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ARS Home » Pacific West Area » Hilo, Hawaii » Daniel K. Inouye U.S. Pacific Basin Agricultural Research Center » Tropical Crop and Commodity Protection Research » Research » Research Project #418640

Research Project: Areawide Pest Management of Fruit Flies in Hawaii

Location: Tropical Crop and Commodity Protection Research

2010 Annual Report

1a. Objectives (from AD-416)
To develop and integrate sustainable tephritid fruit fly management methods in areawide demonstration projects; to form long-term partnerships among federal, state, and the private sector. To transfer to growers economical and ecologically sound technologies to manage tephritid fruit flies on fruits and vegetables, and to enhance the export market. The objectives are to be met by the development and implementation of on-farm areawide pest management partnership demonstration in the Hawaiian islands.

1b. Approach (from AD-416)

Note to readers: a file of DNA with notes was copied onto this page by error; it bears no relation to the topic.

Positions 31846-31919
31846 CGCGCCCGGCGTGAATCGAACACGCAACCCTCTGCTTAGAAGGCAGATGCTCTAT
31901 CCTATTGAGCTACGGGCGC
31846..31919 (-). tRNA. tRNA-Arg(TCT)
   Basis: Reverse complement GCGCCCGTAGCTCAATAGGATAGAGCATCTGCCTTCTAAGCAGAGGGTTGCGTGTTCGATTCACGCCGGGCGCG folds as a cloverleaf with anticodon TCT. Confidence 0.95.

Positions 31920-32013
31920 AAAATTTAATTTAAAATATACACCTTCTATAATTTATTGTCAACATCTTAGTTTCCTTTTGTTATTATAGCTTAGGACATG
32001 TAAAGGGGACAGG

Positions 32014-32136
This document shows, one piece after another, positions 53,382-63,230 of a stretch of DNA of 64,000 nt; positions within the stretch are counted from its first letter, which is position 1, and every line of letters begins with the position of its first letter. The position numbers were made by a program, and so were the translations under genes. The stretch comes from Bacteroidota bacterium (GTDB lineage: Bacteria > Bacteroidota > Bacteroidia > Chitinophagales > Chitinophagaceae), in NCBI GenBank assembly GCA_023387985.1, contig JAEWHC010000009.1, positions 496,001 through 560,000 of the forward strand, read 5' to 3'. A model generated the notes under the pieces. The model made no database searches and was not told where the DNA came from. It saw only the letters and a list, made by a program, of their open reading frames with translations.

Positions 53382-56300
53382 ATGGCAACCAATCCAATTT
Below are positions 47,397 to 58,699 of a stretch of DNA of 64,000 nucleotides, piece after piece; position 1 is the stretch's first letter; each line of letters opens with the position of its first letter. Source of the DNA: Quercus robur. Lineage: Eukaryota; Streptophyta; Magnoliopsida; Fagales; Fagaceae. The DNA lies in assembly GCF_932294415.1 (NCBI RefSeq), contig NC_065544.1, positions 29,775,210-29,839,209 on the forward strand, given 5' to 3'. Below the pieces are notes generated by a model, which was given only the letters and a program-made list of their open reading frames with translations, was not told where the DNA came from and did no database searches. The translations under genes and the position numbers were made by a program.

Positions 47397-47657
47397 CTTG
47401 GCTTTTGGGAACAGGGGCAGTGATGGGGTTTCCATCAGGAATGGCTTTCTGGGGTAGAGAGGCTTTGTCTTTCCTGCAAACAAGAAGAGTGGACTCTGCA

Through cooperation with stakeholders and with the help of University, state, federal, and private research agencies, we plan to demonstrate and implement the use of one or more of the following technologies to reduce populations of the four (4) species of fruit flies that attack agricultural crops. 1) Mass-trapping/male annihilation, 2) bait sprays/bait stations, 3) augmentative parasite releases, and 4) sterile fly releases. Evaluation of the effectiveness of these technologies and cost-benefit analysis will be conducted to determine program success. Formerly 0500-00044-016-00D. (2/10).

3. Progress Report
This is a bridge project progress report for project 0500-00044-029-0029 which has replaced project 0500-00044-016-00D which expired on February 28, 2010. Demonstrations trials at three different Hawaii farms have continued through the Area-Wide Pest Management program. Two new products (SPLAT-MAT-spinosad-ME and Amulet-ME) were recently licensed for area-wide management of fruit flies in Hawaii. Several large field trials are currently underway testing these products at commercial papaya, pumpkin, tomato and cucumber farms. Furthermore, a series of detection devices (Mallet ME, CL, and MC), also developed through the AWPM program, are being evaluated for chemical degradation in the environment to provide data for development of future use patterns. All three of these products also could conceivably be used for detection and eradication of fruit flies on the U.S. mainland. The ADODR monitors progress through regular meetings with cooperators, and through direct supervision of the research project and participation in research activities.

4. Accomplishments